A really fun (if slightly infuriating) commission – to create an artwork featuring two wonderfully deranged pirates in full (and I mean full) costume. Seriously, I think they’ve got at least two guns and three blades each, not to mention all the straps, strings, parrots, hats, buttons, compasses, buckles and so on… Based on a photograph and taking style hints from a Deadpool poster, this is made with india ink and watercolours on bristol board. Also there’s a hint of metallic sparkle where appropriate.
Another short film created under ludicrous conditions by the Tortoisebutler crew. This time I contributed props (including the robot’s bite-down charging plug) and the heads up display that shows us the world from our diminutive robot’s point of view.
The biggest part of the build, though, was the creation of the beast itself: to transform our fantastically physical actor Jinny into a threatening, alien creature that would spring from the darkness and attack our hapless protagonist.
“Let’s do a simple film challenge this year” they said, “Let’s make something simple, light on the FX”… so we wrote a script with a monster. Oh, and we needed to build it in a few hours, using only what we’d brought with us.
Magda’s fantastic body (and head!) stocking gave us a perfect starting point for the transformation, dehumanising Jinny and forming n overlay to attach things to our poor actor.
Given the pale colour of the body stocking, we sketched a sinewy, insectile, carapaced creature that would almost glow in the dark. It needed to be a clear threat, so we armed it with six scything claws, a weird pointy mandible, and spines on head, elbows, and anywhere else that felt like a good idea.
Most of this was accomplished with thermoplastic pierced through the bodystocking or attached to it with double-sided sticky tape. Thermoplastic is my go-to material for creating structural elements on the fly. With some hot water it’s sculptable, it’s springy enough to be safe and tough enough to stand up to rough treatment.
Once our beast was assembled it looked a bit blank, without much secondary movement for our super slo-mo camera. Materials Magda came up trumps again though, with some fantastic long-haired fabric I’ve not seen the like of before. Hooking it through the stocking around the spines gave us a really disturbing ‘hairy insect’ effect and great flowing motion.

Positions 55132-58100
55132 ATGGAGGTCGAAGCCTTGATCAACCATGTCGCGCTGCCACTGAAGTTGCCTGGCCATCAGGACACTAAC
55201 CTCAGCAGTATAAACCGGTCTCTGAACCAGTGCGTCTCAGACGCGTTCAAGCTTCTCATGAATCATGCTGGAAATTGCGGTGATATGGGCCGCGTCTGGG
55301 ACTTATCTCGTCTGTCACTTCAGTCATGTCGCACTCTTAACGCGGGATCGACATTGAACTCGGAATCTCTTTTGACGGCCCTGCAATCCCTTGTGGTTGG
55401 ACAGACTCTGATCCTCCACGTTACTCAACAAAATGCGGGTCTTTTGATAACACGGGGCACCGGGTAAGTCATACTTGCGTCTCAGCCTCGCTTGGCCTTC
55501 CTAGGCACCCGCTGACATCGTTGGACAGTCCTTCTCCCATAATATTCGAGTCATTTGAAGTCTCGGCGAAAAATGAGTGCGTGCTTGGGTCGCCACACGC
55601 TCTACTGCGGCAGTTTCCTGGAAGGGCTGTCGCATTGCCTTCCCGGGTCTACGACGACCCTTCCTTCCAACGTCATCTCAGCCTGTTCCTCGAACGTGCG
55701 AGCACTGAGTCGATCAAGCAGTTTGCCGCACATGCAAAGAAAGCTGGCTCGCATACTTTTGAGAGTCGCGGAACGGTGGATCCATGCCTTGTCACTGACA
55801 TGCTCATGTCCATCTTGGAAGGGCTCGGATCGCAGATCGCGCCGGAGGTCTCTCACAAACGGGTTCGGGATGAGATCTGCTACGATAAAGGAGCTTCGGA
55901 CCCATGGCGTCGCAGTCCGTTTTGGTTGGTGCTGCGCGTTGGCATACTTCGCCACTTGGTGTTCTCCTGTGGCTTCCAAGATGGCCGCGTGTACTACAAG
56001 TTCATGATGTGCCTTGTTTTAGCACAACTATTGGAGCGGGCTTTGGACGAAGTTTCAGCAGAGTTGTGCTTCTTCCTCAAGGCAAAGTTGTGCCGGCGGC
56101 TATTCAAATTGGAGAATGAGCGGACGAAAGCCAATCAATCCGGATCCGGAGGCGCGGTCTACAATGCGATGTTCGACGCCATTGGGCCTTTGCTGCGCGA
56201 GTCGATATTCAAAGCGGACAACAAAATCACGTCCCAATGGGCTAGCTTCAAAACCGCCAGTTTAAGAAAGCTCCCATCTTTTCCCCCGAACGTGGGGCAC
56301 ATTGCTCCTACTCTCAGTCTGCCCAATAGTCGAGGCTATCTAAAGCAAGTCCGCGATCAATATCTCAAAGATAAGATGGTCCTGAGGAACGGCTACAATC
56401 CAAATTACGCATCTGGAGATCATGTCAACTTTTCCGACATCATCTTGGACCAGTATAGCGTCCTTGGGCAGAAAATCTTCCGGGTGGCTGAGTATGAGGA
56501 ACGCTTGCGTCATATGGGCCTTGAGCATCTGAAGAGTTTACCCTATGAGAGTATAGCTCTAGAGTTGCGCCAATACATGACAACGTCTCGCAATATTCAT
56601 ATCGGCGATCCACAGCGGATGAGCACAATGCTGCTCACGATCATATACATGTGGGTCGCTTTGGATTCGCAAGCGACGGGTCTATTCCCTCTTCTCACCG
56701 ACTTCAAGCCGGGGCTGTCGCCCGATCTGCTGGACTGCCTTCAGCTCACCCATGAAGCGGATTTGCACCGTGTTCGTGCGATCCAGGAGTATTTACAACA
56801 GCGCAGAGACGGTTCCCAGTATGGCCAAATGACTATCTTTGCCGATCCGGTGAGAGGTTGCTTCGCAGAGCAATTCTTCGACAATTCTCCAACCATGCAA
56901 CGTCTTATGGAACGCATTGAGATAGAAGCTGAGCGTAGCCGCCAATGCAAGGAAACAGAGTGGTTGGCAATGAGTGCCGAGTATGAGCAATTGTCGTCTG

The finishing touch was to mix fistfuls of black and red acrylic paints with hair gel, and plaster the hair up into a stiff mane. Strategically applied paint dirtied up our monster even more, and encrusted the claws with ‘gore’ from the struggles of past victims. The pale theme made it stand out starkly, especially when light glowed through the thermoplastic weapons.
Jinny endured so much being our human mannequin in a freezing hall, but I love the hideous and unusual monstrosity we created.
Photo Credit – TortoiseButler
Adventures in vector land – inspired by an episode of the mindbending cartoon Invader Zim, here’s a tshirt for all of you out there who’ve seen too much, who close the door behind you, sag against it, and pant “…horrible…nightmare…visions!”
A variation on my Dragon Buckle, this time in sterling silver and mounted on a shaped, thinned leather collar.
In case there are any more Humbugs out there, here’s a high-resolution scan of my festive ScOwl picture (based on a burrowing owl) which you may print out for festooning places with humbuggery as the season demands.
(If clicking the image just takes you to the overlay you can ‘view full size’, or try opening the link in a new tab)
Exciting news, a selection of my jewellery will be for sale in the Bealach Café and Gallery up in the Scottish Highlands! Check out their facebook page too – it’s a beautiful place, and I hear very good things about the scones! I covet so many of the gorgeous paintings on the walls, and I hope the locals and passing traffic like my jewellery as much as the setting.
Pierced sterling silver brooches and pendants with hammered textures.
I reverse-engineered the design of this ring from two photos, in order to manufacture a replacement. Six prongs holding a round-cut stone of quite hefty size, mounted on a smoothly bifurcated band, all in 9ct gold. Lost-wax cast, and a great experience – I love the result, and the gold was lovely to work with.
A wax-carved sculptural ring, with deep deep wood grain and a gnarly knot-hole. This driftwood’s been washing about for a while, so it’s accumulated a few passengers, in the form of barnacles ranging from a tiny 1mm to 4mm across.
The band is broad and slopes smoothly up into the knot, ensuring it’s comfortable enough to wear all day without snagging. It’s an hefty size and with patina highlighting the detail, it really looks impressive, but at 17g it’s lightweight enough not to bother me (who doesn’t usually wear anything above 5g).
The ring can be worn in two ways – with or without the knot in the middle. The knot is conical, so it can be pushed into the knot-hole from behind and is held captive by the finger while the ring is worn.
This knot is where things get a little fancy though – it is hollowed out, and three barnacles conceal vent-holes to the inside. Insert a perfume-soaked cork, and you can enjoy a fragrance without it being unduly influenced by your skin chemistry, or just to avoid wearing it directly on your skin.
This is a bronze trial version, to test it and court interest before recreating it in sterling silver.